The flag could be changed at the same time.

Monday, February 25, 2008

Poll leader too good to be true

He may be up to 44 percent in the preferred prime minister polls, but some Maori are still skeptical of what they can expect from John Key.

Rawiri Taonui, the head of Maori and indigenous studies at Canterbury University, says the National Party leader could just be Don Brash with a better face.

He says Mr Key is trying to promote himself as less right wing than his predecessor, but it's clear the same policies are in place.

“The motivation there is not to make treaty settlements fairer. It’s just to finish them off. Which is what the right wing Pakeha vote wants to do. And then after he’s finished the treaty settlements he wants to get rid of the Maori seats. So the rhetoric is nicer, but the message underneath is still pretty much the same,” Mr Taonui says.


The Taitokerau Warm and Healthy Homes project is set to roll.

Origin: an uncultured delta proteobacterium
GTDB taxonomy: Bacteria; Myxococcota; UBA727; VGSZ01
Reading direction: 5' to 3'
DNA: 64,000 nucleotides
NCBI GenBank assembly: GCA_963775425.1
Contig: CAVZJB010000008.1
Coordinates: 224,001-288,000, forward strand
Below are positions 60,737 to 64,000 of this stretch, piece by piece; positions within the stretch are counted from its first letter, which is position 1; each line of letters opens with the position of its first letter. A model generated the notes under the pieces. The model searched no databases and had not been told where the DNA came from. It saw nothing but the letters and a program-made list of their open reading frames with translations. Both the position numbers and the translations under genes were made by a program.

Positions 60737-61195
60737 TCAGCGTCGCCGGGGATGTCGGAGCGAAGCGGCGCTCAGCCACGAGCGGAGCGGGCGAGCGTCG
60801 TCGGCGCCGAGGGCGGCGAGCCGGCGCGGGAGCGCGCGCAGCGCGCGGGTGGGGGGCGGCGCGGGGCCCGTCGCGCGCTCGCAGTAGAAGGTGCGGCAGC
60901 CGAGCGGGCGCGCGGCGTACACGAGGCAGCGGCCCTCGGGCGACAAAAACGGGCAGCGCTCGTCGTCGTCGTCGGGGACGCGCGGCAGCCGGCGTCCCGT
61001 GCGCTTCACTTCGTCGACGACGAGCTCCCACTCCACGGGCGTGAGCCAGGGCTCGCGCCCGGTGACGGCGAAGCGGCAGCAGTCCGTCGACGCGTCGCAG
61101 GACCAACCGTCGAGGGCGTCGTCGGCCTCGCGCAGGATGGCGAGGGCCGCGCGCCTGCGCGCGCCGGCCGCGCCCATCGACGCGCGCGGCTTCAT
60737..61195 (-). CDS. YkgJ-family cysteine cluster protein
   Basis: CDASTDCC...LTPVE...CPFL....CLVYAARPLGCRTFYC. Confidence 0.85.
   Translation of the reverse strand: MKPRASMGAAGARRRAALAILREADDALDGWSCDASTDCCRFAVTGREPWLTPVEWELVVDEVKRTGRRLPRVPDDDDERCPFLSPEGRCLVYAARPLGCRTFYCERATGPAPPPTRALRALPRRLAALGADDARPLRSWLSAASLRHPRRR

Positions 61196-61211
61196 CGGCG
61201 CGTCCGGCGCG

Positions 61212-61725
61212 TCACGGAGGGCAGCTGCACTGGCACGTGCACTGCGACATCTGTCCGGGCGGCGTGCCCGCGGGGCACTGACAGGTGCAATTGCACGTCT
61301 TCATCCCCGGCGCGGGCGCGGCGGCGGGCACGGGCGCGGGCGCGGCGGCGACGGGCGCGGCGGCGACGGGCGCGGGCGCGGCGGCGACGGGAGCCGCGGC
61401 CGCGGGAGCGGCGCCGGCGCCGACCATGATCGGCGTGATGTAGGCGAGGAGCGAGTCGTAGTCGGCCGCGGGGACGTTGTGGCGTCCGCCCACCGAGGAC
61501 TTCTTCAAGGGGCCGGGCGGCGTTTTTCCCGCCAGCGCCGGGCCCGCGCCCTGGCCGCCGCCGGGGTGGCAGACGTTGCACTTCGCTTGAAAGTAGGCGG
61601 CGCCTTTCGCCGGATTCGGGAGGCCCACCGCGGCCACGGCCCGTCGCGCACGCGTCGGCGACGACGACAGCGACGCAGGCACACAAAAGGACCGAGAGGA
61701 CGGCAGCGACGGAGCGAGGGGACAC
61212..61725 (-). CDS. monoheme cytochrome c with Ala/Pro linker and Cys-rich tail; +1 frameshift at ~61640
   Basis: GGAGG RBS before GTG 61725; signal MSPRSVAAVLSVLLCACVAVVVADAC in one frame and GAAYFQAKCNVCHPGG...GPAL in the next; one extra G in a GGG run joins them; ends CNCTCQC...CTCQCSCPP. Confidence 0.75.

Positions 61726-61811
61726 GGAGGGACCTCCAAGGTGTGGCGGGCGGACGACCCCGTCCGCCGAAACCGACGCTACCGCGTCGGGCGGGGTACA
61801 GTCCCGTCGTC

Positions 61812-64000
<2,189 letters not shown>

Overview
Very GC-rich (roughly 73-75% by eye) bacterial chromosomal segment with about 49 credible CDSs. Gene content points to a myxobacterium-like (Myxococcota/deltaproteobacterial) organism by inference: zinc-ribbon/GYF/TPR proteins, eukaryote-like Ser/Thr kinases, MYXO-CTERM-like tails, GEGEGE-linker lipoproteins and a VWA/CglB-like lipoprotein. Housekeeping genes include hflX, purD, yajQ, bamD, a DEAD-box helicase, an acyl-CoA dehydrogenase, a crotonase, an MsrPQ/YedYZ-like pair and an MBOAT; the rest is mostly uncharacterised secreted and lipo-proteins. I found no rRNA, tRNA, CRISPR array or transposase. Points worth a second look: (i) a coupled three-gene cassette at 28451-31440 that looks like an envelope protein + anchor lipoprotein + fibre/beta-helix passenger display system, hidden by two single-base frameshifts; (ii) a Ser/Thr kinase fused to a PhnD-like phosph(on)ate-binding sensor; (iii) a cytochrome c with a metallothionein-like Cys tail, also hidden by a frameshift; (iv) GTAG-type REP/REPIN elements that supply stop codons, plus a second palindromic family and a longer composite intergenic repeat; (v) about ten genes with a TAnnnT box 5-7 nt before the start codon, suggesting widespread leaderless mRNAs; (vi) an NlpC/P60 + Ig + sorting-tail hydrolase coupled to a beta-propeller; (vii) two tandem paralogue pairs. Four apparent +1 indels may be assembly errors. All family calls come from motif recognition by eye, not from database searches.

Health providers will tomorrow put a plan to the Energy Efficiency and Conservation Authority to assess up to 6000 homes in Northland, with the aim of insulating any that don't make the grade.

Kim Tito, Northland District Health Board's Maori manager, says as well as assessing the health of the buildings, public health nurses will assess the health of the occupants,

He says the link between housing and health is a simple equation.

“Some of the anecdotal research that has been completed following the pilots shows a significant reduction in the numbers of admissions by the same individuals and whanau for respiratory diseases following their housing solutions being provided to them,” Ms Tito says.

Retro-fitting insulation could cost about $2500 a house.


An acclaimed novel by Patricia Grace is to be made into a film.

Producer Rhonda Kite says work on the adaptation of Cousins is going well, and she hopes filming can start before the end of the year.

It's co-produced by Robyn Laing, who is currently filming The Vintners Luck with director Niki Caro.

Ms Kite says the story, about the way three female cousins dealt with the loss of men in their whanau in World War II, is shared by people around the world.

“We look at this family and the transition that they had to make in being Maori and continuing with the loss of our elders, or our potential elders as they were to be, post World War II,” Ms Kite says.

She's excited to be working with Patricia Grace, who is writing the screenplay.